enough, assigning to photography the task of documentation; the
problem is more complex. In conceptual art, in its clearest moments,
photography displaces or takes on the condition of the object or
dismantles the traditional parameters of spatial and material organization…
What I am doing, how it ends up as a sign, is all about language,
but sometimes it becomes a physical thing, sometimes it is just
photography.” - Gabriel Orozco
The Lens Based Image: History, Theory,
Info: This is not a photography class per se. The focus of this
program will be on photographic theory, criticism, and practice
as it relates to image making across disciplines (photography, video,
painting, printmaking, sculpture, etc.). Photographic images pervade
every facet of our society and affect almost all of our thoughts
and emotions. Though their intentions can be elusive, and dependant
on context, they are always present and should be approached with
a critical mind and eye.
This program is designed for intermediate
or advanced artists working in any medium and will emphasize seeing,
thinking and creating with thoughtful inquiry in hopes of providing
a better understanding of the construction and manipulation of an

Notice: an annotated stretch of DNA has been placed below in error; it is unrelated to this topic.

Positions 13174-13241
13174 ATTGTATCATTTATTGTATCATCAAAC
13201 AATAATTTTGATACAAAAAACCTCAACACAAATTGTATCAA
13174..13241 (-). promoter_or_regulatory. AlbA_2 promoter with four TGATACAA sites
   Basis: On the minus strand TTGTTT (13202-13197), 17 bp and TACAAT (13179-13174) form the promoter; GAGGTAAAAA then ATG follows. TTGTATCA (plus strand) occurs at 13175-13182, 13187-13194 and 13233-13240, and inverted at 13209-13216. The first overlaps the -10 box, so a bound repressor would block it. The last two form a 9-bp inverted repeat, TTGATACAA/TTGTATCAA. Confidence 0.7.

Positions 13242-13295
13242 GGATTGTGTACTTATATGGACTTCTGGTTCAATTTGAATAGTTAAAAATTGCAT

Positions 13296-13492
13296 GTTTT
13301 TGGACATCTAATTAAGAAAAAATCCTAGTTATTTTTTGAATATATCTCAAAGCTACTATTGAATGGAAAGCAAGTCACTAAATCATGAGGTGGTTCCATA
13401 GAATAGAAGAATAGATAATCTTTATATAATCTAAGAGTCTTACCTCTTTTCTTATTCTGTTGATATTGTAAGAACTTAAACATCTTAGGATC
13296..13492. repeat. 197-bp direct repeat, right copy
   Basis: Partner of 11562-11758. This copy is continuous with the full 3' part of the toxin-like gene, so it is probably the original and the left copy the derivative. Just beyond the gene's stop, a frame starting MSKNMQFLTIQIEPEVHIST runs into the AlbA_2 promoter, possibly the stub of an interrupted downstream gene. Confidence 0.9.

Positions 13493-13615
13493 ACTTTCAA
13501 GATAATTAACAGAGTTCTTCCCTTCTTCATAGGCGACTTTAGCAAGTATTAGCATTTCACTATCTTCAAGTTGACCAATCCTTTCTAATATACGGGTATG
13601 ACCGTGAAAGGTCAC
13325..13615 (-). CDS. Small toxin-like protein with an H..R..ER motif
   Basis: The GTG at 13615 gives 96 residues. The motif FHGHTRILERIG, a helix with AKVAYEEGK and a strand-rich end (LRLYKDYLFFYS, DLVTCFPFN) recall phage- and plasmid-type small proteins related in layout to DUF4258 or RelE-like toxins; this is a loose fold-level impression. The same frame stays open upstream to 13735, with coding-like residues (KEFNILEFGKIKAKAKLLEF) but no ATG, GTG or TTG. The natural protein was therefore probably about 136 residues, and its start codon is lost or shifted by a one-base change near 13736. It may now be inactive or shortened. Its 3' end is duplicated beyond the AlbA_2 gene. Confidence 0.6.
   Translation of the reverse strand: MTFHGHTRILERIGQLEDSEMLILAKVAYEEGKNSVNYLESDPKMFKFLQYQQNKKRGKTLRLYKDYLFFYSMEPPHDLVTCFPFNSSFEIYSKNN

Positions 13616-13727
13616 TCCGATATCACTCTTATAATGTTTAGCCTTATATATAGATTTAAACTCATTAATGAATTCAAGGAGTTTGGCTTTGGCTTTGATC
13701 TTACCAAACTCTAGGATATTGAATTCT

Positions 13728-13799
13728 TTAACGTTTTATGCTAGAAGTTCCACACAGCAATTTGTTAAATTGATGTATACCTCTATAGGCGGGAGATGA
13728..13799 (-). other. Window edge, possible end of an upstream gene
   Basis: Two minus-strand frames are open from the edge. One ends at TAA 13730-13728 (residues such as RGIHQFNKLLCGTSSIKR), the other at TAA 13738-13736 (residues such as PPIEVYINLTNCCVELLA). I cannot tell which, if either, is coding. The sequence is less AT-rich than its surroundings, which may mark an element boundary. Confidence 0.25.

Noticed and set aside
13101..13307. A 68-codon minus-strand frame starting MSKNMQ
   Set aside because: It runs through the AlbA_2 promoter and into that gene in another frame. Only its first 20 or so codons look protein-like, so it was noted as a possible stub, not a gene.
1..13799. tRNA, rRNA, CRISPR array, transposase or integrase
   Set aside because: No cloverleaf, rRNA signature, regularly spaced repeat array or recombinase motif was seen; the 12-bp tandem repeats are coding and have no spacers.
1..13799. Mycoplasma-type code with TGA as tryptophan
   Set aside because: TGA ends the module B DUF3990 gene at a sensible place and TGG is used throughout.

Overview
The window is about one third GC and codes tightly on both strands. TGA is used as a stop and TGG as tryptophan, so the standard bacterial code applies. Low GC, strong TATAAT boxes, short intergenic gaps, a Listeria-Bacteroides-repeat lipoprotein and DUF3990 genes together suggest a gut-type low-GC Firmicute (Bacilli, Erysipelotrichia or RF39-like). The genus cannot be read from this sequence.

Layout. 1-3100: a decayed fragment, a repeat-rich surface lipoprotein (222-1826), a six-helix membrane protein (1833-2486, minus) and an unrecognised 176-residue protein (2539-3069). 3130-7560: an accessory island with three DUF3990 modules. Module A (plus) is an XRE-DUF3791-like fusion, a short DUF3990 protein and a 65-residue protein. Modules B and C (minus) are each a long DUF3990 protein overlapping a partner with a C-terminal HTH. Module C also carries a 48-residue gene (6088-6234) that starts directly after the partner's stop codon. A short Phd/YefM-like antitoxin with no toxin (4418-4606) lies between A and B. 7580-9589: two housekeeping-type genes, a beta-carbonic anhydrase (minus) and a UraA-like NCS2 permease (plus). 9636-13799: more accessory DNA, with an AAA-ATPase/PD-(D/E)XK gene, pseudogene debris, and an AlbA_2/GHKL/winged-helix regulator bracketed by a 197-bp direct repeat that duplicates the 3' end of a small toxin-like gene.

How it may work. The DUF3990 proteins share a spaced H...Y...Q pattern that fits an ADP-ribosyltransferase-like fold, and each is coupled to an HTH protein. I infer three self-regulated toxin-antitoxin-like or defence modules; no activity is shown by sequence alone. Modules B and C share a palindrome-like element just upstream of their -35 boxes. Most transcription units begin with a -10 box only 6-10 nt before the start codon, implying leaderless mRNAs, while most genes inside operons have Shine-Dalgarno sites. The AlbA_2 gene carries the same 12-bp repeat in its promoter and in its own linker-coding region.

image’s meaning and form. All of the exercises, lectures,
presentations, film screenings, gallery visits, critiques, etc.
are designed to develop each student’s technical, theoretical
and conceptual approach to the subject matter and his/her understanding
of the connections between these three elements. Students will carry
out art historical research as well as visual research to support
personal artistic inquiry.
Students will be expected to rigorously
pursue their personal studio work (in any medium) while participating
in interdisciplinary critiques of their work and the work of others.
Students will not be given “art assignments”.... That
is, you will not be told what to be making art about, and you will
not be told what tools to use. Consequently, students should begin
the program with a central thesis and personal motivation for making
provocative work. Some time at the beginning of the quarter will
be used to help students identify these personal themes.
What to expect: Students should be prepared
to do upper-division work in critical thinking, reading, writing,
and most of all, art production. Though assignments will not be
given, seeing, thinking, visualizing, and creating “exercises”
will. Students should be prepared to actively engage in these exercises
which might, at times, seem fundamental... making a photogram, for
instance. Students should be prepared to complete a significant,
but reasonable, number of assigned readings. Seminar readings will
inform our understanding of aesthetics generated from lens-based
images. Students should be prepared to complete a significant, but
reasonable, amount of writing on the arts. Each week, students will
be required to demonstrate active studio practice in relationship
to their personal work.